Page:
Saturday, June 26, 2004

Obliterating the needs of the youngest readers

Reading this made me want to scream. Get a grip, woman. Obviously, this lady doesn't have a clue about emerging literacy issues: meaning how to get those younguns to read when they have so many other ways to spend their time such as watching TV and playing on the computer. Her gripe is inappropriately targeted. Many early readers need the reinforcements she complains about.
I'm a reader!'' announced the yellow button. ''How about you?'' I looked at its bearer, a strapping young guy stalking my town's Festival of Books. ''I'll bet you're a reader!'' he volunteered, as though we were two geniuses well met. ''No,'' I replied. ''Absolutely not,'' I wanted to yell, and fling my Barnes & Noble bag at his feet. Instead, I mumbled something apologetic and melted into the crowd.

There's a new piety in the air: the self-congratulation of book lovers. Long considered immune to criticism by virtue of being outnumbered by channel surfers, Internet addicts, video maniacs and other armchair introverts, bookworms have developed a semi-mystical complacency about the moral and mental benefits of reading. ''Books Make You a Better Person,'' a banner outside a Los Angeles school proclaims. Books keep kids off drugs. They keep gang members out of prison. They keep terrorists, for all we know, at the gates. This is what we hear at the 200-odd book festivals that have proliferated across America from San Francisco to New York. This, indeed, is what we hear during the N.B.A. playoffs! City dwellers vote and choose a single book for everyone to read at the same time. ''Read a book, save a life,'' one radio ad intones; and even in the absence of charitable contributions, this is very nearly what we feel we are doing. To be a reader these days is to be a sterling member of society, a thoughtful and sensitive human being, a winner.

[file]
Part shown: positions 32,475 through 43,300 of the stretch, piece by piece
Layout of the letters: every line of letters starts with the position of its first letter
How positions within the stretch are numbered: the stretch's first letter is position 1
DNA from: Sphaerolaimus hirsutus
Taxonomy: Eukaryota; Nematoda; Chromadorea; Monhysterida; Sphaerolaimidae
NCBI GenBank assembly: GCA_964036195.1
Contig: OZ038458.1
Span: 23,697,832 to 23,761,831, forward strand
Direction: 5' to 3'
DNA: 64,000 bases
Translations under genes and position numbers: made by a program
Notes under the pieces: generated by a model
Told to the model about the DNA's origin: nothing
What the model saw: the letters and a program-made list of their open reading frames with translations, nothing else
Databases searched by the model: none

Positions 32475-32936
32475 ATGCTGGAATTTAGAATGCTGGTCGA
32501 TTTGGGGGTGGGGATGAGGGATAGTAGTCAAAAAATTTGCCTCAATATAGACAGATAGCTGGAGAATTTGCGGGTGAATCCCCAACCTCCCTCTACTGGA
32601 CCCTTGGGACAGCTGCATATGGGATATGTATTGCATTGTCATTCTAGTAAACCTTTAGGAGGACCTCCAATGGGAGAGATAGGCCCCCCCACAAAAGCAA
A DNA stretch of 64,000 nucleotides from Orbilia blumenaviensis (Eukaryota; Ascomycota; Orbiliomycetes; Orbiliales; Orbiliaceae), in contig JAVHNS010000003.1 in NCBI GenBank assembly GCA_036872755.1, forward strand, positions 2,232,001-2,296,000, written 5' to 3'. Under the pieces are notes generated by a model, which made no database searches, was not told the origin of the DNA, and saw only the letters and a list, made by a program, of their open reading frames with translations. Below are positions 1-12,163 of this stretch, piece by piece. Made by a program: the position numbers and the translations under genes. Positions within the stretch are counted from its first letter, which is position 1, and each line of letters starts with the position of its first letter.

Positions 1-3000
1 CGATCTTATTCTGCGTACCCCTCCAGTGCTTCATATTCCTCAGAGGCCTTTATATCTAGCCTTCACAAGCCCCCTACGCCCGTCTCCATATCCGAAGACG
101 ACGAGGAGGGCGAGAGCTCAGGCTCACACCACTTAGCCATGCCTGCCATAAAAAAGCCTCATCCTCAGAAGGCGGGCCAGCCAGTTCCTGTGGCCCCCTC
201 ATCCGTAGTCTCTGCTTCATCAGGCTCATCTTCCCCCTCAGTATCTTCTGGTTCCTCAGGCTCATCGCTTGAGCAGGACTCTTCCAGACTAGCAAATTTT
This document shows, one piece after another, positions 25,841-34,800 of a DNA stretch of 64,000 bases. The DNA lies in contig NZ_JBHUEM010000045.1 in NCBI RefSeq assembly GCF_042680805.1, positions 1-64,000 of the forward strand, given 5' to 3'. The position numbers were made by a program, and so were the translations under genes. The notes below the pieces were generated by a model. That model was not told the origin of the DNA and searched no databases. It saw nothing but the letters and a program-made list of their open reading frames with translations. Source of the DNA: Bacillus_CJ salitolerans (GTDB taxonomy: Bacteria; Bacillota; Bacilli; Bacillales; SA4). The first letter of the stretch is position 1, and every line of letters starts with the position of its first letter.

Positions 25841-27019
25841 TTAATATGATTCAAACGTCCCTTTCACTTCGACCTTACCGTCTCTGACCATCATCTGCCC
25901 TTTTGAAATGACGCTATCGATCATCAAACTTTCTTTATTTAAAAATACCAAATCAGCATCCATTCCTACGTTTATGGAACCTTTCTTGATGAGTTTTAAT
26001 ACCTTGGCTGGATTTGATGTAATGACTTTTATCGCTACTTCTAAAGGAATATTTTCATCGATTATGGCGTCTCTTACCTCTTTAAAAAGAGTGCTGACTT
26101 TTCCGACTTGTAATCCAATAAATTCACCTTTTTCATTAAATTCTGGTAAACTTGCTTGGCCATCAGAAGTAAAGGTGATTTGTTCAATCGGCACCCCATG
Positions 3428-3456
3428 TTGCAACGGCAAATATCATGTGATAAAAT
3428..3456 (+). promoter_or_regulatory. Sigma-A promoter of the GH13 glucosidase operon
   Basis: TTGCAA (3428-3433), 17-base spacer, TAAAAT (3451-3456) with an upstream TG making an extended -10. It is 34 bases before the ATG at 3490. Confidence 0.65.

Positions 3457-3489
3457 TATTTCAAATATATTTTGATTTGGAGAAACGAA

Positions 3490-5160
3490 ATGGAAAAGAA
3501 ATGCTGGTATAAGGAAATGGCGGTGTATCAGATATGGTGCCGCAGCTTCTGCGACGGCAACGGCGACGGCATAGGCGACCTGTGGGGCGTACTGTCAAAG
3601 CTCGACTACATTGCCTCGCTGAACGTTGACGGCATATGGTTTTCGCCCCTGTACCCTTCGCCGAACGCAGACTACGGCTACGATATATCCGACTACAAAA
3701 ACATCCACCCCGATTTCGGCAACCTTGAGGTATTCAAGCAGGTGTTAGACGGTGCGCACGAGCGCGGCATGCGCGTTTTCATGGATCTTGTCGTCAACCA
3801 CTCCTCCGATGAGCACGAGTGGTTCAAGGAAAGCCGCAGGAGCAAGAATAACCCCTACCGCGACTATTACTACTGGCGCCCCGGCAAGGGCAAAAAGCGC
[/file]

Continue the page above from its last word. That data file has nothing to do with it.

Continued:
She doesn't get that all the hoopla about reading is to catch the ones who might slip through the cracks. My little one does need the extra positive reinforcement this lady complains about. The banners, 'I'm a reader', really help the kids get excited about reading.

On the other hand, you have nerds like me who never needed coaxing. I'm a bona fide book junkie. Have been and always will be. Just a few books I have sitting around include: The Knitting Goddess by Deborah Bergman because I'm getting really interested in figuring out how to knit a shawl, The Rise of The Vulcans: History of the Bush War Cabinet by James Mann, Making Schools Work by William Ouchi, The Sound of Paper by Julia Cameron, her latest, and A Bend in the River by Naipal.

But just because I'm a reader doesn't mean I don't have to be elitist and condescending about reading.